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Loose Limestone

We have a plethora of loose limestone and flagstone available. Perfect for any project or accents.


$0.14/lb or $280/ton

We offer the unique experience of selecting your own loose limestone. This is one of our most popular options for landscaping and DIY projects. Every stone, no matter the size, thickness, or if it contains a rare fossil, is the exact same price per pound. We also offer delivery on our loose stone if you would like to order loads by the ton as opposed to hand-selecting.

Bromberek Flagstone - Loose Limestone (8).jpg
Bromberek Flagstone - Loose Limestone (7).jpg
Bromberek Flagstone - Loose Limestone (5).jpg
Bromberek Flagstone - Loose Lime (5).jpg

Why is limestone so popular?

One of the many attractions of limestone is its longevity. Throughout thousands of years, limestone has been able to retain its natural look and structural integrity. If you're looking to complete a project that is going to last forever, then limestone is the choice for you.

Another attraction to limestone is its historical significance. From the Great Pyramid of Giza, to the columns of the Parthenon, to the Lincoln Memorial, cultures have used limestone to show resilience and strength through their architecture. Because of the credit it has received for creating monuments throughout history, people want to incorporate it into their own homes.

If you're looking for a stone to complete a project, or even build a home, limestone has, for thousands of years, and will continue to be, a popular choice to get the job done.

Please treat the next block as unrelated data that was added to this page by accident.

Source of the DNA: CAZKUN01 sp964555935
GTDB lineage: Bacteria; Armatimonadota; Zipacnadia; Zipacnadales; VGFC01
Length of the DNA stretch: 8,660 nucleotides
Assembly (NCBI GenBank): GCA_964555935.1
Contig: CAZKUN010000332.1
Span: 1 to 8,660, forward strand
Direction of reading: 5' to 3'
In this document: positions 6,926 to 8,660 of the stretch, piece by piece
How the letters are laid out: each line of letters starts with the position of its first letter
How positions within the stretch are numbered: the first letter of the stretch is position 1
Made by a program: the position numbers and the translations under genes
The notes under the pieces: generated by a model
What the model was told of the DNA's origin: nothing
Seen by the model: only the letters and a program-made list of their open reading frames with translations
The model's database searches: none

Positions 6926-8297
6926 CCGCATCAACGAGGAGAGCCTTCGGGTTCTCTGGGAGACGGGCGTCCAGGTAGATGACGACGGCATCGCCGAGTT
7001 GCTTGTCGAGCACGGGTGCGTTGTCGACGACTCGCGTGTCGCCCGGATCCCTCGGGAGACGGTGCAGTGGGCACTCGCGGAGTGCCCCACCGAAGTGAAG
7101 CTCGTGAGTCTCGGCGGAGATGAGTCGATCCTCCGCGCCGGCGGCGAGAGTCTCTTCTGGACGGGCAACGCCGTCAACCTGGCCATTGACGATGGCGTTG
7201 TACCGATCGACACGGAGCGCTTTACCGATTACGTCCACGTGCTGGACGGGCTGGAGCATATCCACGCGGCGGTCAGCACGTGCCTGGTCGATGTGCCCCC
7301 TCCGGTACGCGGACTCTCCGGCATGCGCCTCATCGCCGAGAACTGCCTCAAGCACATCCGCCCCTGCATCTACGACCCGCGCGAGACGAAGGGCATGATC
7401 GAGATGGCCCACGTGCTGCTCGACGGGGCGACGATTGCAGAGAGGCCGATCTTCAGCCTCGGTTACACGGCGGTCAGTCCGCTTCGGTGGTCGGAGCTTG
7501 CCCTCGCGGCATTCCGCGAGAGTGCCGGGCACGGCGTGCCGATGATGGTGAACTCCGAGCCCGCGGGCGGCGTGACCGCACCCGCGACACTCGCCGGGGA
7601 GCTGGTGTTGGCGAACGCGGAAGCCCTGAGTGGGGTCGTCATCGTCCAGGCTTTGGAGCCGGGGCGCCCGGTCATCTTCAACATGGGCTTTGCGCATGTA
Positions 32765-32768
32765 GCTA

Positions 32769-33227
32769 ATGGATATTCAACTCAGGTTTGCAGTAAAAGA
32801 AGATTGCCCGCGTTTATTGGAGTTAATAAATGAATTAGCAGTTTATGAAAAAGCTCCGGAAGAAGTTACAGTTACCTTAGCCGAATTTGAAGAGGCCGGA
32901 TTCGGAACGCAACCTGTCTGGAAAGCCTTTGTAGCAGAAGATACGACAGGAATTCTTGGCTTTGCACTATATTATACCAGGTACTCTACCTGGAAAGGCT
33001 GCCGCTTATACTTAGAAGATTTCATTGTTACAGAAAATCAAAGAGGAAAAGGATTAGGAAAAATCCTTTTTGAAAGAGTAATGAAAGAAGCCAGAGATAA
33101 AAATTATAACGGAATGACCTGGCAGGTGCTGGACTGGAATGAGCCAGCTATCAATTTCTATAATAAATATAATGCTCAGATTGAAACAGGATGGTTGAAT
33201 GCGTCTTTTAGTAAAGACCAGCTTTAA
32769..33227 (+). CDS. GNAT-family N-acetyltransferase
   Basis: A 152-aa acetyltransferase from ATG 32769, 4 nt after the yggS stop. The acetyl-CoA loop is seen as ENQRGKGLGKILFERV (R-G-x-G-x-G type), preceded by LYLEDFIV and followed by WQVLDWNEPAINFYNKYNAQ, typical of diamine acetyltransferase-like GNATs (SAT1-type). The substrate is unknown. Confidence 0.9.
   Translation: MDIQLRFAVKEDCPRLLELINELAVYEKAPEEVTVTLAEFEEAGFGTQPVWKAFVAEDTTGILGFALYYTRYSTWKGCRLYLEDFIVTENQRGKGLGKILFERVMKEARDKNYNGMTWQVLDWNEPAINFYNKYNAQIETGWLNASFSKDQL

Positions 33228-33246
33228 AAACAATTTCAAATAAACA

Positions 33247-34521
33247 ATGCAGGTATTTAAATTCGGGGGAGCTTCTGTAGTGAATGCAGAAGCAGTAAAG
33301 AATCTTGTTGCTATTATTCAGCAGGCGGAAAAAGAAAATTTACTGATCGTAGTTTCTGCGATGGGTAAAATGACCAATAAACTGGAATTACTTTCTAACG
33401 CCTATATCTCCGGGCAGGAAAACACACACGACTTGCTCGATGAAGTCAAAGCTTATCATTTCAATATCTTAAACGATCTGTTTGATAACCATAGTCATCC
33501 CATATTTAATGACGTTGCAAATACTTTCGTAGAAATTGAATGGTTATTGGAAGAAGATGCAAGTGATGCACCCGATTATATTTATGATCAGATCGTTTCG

What is limestone?

Limestone (calcium carbonate CaCO3) is a type of carbonate sedimentary rock that is the main source of the material lime. It is composed mostly of the minerals calcite and aragonite, which are different crystal forms of CaCO3. Limestone forms when these minerals precipitate out of water containing dissolved calcium. This can take place through both biological and nonbiological processes, though biological processes, such as the accumulation of corals and shells in the sea, have likely been more important for the last 540 million years. Limestone often contains fossils that provide scientists with information on ancient environments and the evolution of life.

About 20% to 25% of sedimentary rock is a carbonate rock, and most of this is limestone. The remaining carbonate rock is mostly dolomite, a closely related rock, which contains a high percentage of the mineral dolomite, CaMg(CO3)2. Magnesian limestone is an obsolete and poorly-defined term used variously for dolomite, for limestone containing significant dolomite (dolomitic limestone), or for any other limestone containing a significant percentage of magnesium.[5] Most limestones were formed in shallow marine environments, such as continental shelves or platforms, though smaller amounts were formed in many other environments. Much dolomite is secondary dolomite, formed by the chemical alteration of limestone. Limestone is exposed over large regions of the Earth's surface, and because limestone is slightly soluble in rainwater, these exposures often are eroded to become karst landscapes. Most cave systems are found in the limestone bedrock.

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